South Africa 21.7.2017 02:00 pm

To paint shacks or build houses? Mandela Day project divides social media

Volunteers paint shacks in Hour Bay for Mandela Day. Picture: Lalela Project Facebook.

Volunteers paint shacks in Hour Bay for Mandela Day. Picture: Lalela Project Facebook.

The shacks were painted with heat-resistant paint following a fire that destroyed the Hout Bay community earlier this year.

Nongovernmental organisations (NGOs) Thula Thula Foundation and the Lalela Project, in partnership with British American Tobacco and Spur, painted shacks in Imizamo Yethu in Hout Bay for Mandela Day, and some social media users were not impressed.

The shacks were painted with heat-resistant paint following a fire that destroyed the Hout Bay community, leaving four people dead and thousand destitute earlier this year.

The paint will help delay the effects of fire on the 67 shacks the organisations had decided to paint.

“Thula Thula joined hands with Lalela Project and put into action a part of a long-term effort to ensure that a disaster of the magnitude of March 11 and Easter Sunday be prevented to the best of our ability in the most colourful way possible.

“Our efforts to be of service to this community involved coordinating teams from corporates such as British American Tabacco and Spur Steak Ranches, who generously donated money towards fire-retardant paint and teams of their staff to spend a few hours painting the recently erected homes, restoring some colour and hope in a community who excitedly assisted,” wrote Thula Thula Hout Bay on Facebook on the day, along with pictures shared by the Lalela Project, of the volunteers hard at work.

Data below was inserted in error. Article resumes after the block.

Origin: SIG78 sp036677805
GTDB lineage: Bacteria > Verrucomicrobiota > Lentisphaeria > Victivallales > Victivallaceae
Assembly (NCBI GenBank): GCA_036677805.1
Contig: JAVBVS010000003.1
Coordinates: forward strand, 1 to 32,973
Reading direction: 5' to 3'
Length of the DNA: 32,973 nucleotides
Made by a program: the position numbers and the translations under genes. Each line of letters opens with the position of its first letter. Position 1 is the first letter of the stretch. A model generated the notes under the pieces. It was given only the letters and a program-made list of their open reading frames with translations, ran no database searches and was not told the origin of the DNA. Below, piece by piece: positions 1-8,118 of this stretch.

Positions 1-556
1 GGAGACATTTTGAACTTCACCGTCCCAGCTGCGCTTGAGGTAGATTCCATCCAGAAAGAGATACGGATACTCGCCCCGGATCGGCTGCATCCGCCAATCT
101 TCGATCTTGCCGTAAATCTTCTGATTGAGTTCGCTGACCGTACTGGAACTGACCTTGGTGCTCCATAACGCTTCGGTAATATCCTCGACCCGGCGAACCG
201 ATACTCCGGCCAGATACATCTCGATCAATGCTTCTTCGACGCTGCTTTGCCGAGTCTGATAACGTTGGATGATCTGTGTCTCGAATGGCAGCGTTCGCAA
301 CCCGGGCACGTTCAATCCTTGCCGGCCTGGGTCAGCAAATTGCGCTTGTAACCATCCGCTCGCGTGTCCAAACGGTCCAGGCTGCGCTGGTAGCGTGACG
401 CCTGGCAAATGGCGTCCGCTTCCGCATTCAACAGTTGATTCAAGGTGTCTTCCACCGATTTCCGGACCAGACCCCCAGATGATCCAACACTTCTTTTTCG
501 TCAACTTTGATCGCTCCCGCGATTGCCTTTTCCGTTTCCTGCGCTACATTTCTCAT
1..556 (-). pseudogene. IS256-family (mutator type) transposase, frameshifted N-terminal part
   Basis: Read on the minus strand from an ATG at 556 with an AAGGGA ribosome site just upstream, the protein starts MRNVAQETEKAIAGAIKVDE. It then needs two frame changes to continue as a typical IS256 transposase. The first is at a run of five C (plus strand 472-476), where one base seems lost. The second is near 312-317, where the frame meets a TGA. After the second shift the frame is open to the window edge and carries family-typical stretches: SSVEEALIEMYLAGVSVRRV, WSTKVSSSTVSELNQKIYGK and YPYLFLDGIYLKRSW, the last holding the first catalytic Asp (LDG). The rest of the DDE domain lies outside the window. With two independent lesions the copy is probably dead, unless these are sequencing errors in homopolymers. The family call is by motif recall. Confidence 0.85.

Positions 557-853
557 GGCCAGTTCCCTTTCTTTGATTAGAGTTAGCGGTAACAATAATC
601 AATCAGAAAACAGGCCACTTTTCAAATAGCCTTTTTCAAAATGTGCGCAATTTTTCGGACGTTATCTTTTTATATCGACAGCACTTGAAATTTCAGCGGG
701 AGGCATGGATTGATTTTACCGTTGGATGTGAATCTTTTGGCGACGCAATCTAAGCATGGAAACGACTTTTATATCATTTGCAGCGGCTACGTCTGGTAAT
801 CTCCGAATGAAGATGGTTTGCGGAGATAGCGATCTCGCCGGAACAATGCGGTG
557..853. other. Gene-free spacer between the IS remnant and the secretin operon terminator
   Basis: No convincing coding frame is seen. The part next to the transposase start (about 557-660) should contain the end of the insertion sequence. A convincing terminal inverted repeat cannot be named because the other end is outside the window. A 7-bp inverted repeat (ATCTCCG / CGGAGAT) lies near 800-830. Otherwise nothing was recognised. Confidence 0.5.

One of the pictures was shared on Facebook and has since been circulating, with almost 300 shares and comments criticising the organisations for painting the shacks instead of building houses.

“You mean to tell me that this multi-billion rand entity couldn’t assist in proper housing after the devastating Cape fires, but only got hold of paint brushes to paint the shacks that the residents erected for themselves after being left in the ashes,” wrote the Facebook user.

“Mandela Day tends to spit in the faces of the poor in many cases,” added another.

However, there were others who felt the organisations did what they thought was best, adding that it was government’s responsibility to help its people.

“Then why help people at all? Therefore making your point to ‘assist in proper housing’ totally invalid.

“All I’m saying is.. don’t victimise yourself and black people in general when generous people are giving their time and money to help others in need (whether it is on a small or larger scale). You are a smarter than that,” said one user who thought the criticism was unnecessary.

Others insisted that the organisations did nothing wrong and should instead be praised for doing something for the community.

What do you think?

Also check out:

GALLERY: Mandela Day 2017

 

 

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